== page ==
Emerging from the hard-scrabble world of documentary filmmaking, Seamus McGarvey quickly developed into one of feature films' most talented, diverse and highly regarded directors of photography. Over...
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|Look Me In the Eye||Director of Photography||n/a||6000005|
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|U2's Beautiful Day (2001-2002)||Camera Operator||35mm Camera Operator(Documentary Crew)||2001||6000017|
|The Name of This Film Is Dogme95 (1998-1999)||Production||film crew member||1998||25000005|
Born on June 29, 1967 in Armagh, Northern Ireland, McGarvey developed a passion for photography when he began learning the technical aspects in a dark room at home when he was 13 years old. While attending Christian Brothers Grammar School, an art teacher, Declan Forde, let the lad borrow an 8mm camera with which to experiment, leading to his enrollment for three years at the City of London Polytechnic (now London Guildhall University) to study film. Immediately upon leaving school, McGarvey sought work as a clapper loader and camera assistant, landing occasional work while using his painting and decorating skills to make ends meet. In the early 1990s, he had assistant gigs on features like "December Bride" (1990) and "Dakota Road" (1991), while filming several shorts, including "Mad Bad Mortal Beings" (1991), "Damsel Jam (1992) and "Marooned" (1993).
One of his first gigs as a DP was on the psychological thriller "Look Me in the Eye" (1994). After winning an award at Cannes for his work on Michael Winterbottom's short film, "Floating," he shot "Butterfly Kiss" (1995) for the director, a dark road picture about two women; one a murderer (Amanda Plummer), the other (Saskia Reeves) impulsive and wild, but who naively thinks she can save her friend. Following a string of television documentaries and features like "Jude" (1996) and "The Slab Boys" (1997), McGarvey turned the cold, grey rocky beaches and relentlessly cloudy skies of Scotland beautiful and elegiac in Alan Rickman's "The Winter Guest" (1997). For "The War Zone" (1999), Tim Roth's stark coming-of-age tale about a young boy (Freddie Cunliffe) dealing with incest, McGarvey used England's famed gloom to great effect, creating a somber look that underscored the boy's tragic family life.
After filming "A Map of the World" (1999), starring Julianne Moore and Sigourney Weaver, he firmly established himself with his work on "High Fidelity" (2000), the American-made adaptation of novel Nick Hornby's novel, set originally in Britain, about a record store owner (John Cusack) who seeks out his last five girlfriends to find out what he did wrong in order to win back his current girlfriend (Iben Hjejle). Thanks to "High Fidelity," more American filmmakers sat up and began to take notice of McGarvey. He returned to England, however, to film the dour World War II espionage film, "Enigma" (2001), then shot Stephen Daldry's beautifully made period drama, "The Hours" (2002). McGarvey was tasked with masking Nicole Kidman's prosthetic nose, which she wore in her guise as suicidal author Virginia Woolf, a tricky prospect that he solved with low-key lighting and shooting her at the right angles.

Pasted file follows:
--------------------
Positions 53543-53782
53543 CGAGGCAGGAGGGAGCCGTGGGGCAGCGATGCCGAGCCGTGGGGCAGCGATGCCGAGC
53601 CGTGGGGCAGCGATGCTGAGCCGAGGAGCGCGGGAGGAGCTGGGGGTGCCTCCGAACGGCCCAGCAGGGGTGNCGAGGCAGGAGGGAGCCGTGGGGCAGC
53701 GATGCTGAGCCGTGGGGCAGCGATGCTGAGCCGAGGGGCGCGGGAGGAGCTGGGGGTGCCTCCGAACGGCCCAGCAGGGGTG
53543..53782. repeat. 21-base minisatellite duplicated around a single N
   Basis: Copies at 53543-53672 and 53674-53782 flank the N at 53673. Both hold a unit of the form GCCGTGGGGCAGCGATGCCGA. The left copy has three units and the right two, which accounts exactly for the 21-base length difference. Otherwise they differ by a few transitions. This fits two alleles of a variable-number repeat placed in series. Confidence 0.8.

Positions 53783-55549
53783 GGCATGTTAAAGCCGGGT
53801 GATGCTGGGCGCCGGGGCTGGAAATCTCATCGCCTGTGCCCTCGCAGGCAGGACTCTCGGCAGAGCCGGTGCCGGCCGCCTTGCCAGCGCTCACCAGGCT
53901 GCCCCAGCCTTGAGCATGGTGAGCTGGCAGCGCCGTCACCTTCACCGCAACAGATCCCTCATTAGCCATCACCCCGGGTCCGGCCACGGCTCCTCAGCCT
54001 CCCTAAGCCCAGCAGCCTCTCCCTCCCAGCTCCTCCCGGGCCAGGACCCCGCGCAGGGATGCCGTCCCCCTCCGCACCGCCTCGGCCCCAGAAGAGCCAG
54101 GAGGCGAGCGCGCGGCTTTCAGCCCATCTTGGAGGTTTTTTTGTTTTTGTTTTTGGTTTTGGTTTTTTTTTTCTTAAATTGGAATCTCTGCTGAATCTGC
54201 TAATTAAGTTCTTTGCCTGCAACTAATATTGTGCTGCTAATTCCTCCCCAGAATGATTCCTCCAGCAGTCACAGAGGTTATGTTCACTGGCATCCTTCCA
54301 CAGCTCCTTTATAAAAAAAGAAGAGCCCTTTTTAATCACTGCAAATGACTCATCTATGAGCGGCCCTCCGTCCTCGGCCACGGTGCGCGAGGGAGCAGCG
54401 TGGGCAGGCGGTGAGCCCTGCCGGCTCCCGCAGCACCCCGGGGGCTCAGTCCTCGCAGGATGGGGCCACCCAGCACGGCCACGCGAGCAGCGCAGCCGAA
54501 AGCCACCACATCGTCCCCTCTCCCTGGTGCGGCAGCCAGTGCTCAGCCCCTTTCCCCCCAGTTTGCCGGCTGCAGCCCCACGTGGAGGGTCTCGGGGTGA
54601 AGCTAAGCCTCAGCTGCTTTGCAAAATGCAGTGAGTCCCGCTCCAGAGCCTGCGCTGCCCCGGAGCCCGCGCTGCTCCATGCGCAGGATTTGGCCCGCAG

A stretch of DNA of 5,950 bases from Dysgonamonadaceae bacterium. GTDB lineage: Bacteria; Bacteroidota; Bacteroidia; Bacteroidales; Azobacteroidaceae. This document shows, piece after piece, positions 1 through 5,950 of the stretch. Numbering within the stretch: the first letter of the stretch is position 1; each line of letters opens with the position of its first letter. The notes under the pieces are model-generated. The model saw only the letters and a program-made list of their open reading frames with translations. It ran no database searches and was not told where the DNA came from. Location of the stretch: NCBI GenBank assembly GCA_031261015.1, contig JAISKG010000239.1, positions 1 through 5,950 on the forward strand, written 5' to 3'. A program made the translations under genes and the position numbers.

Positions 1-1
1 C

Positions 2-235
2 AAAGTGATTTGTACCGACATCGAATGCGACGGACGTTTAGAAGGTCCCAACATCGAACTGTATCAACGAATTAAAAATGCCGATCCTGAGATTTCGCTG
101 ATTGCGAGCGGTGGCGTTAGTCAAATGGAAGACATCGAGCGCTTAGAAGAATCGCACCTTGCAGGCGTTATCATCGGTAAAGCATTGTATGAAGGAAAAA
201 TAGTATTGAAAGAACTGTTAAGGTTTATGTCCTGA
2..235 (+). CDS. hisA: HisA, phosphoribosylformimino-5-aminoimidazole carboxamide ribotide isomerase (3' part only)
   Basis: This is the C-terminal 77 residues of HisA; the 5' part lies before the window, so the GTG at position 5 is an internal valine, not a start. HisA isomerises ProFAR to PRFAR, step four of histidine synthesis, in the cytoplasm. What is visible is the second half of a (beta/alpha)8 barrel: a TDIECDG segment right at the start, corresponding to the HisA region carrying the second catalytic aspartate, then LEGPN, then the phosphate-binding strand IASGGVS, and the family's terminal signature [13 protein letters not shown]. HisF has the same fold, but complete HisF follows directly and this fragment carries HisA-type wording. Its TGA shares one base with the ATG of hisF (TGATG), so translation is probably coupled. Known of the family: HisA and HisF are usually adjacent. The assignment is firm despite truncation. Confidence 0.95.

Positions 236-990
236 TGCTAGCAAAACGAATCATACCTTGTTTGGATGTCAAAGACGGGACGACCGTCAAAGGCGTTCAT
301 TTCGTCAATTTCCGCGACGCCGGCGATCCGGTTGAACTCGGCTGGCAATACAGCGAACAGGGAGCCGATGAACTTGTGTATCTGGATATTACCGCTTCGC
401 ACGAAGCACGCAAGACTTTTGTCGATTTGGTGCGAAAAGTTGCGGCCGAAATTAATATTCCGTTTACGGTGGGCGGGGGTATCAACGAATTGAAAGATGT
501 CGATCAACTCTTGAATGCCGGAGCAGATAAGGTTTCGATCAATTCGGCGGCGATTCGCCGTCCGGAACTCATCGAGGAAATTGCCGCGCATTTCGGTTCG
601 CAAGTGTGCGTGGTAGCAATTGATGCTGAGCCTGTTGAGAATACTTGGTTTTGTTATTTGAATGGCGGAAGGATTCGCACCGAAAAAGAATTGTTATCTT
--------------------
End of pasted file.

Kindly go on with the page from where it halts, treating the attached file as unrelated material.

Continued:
Turning to more Hollywood fare, McGarvey worked on the Ben Stiller-Jennifer Aniston romantic comedy, "Along Came Polly" (2004), then shot his first big budget tent pole, "Sahara" (2005), an substandard adaptation of the Clive Cussler novel about a group of explorers searching the dangerous region of West Africa for missing treasure. He brought stunning detail and touching movement to Oliver Stone's somber tribute to the terrorist attacks on Sept. 11, 2001, "World Trade Center" (2006). Next came "Atonement" (2007), a heart-wrenching tale about two lovers (Keira Knightley and James McAvoy) torn apart by the false accusation of a 13-year-old girl (Saoirse Ronan). For the first half of the film, which takes place on a hot summer day in 1935, McGarvey evoked a soft tone sprinkled with the sudden harshness of sunlight. The second half, which depicts World War II raging throughout Europe, McGarvey overexposed many of the shots in order to bring out the stark horrors of war. McGarvey earned his first Oscar nomination for Best Cinematography.
McGarvey imbued director Anthony Minghella's pilot episode of "The No. 1 Ladies' Detective Agency" (HBO, 2008-09) - based on the international best-selling comedic mystery series by author Alexander McCall Smith - with a lush vibrancy usually reserved for lavishly produced feature films. He then effectively juxtaposed the grit of Los Angeles' skid row district against the wood-paneled opulence of the concert hall for the Robert Downey, Jr. and Jamie Foxx melodrama "The Soloist" (2009). Liverpool of the late-1950s was brilliantly evoked in the John Lennon biopic "Nowhere Boy" (2009) later that same year. Disconnectedness, despair and simmering malevolence were the order of the day for the low-key dramatic thriller "We Need to Talk About Kevin" (2011), starring Tilda Swinton as a grieving mother attempting to cope with the aftermath of her troubled son's (Ezra Miller) murderous rampage. The talented McGarvey next switched gears from intimate character study to a special effects-laden extravaganza for writer-director Joss Whedon's big budget adaptation of Marvel's premier superhero team "The Avengers" (2012). In another demonstration of his remarkable diversity, McGarvey quickly transitioned to shooting the lush, almost impressionistic adaptation of Tolstoy's "Anna Karenina" (2012). Directed by Joe Wright and starring Keira Knightley as the aristocratic Russian heroine, McGarvey's latest project garnered the talented cinematographer an Oscar nomination.
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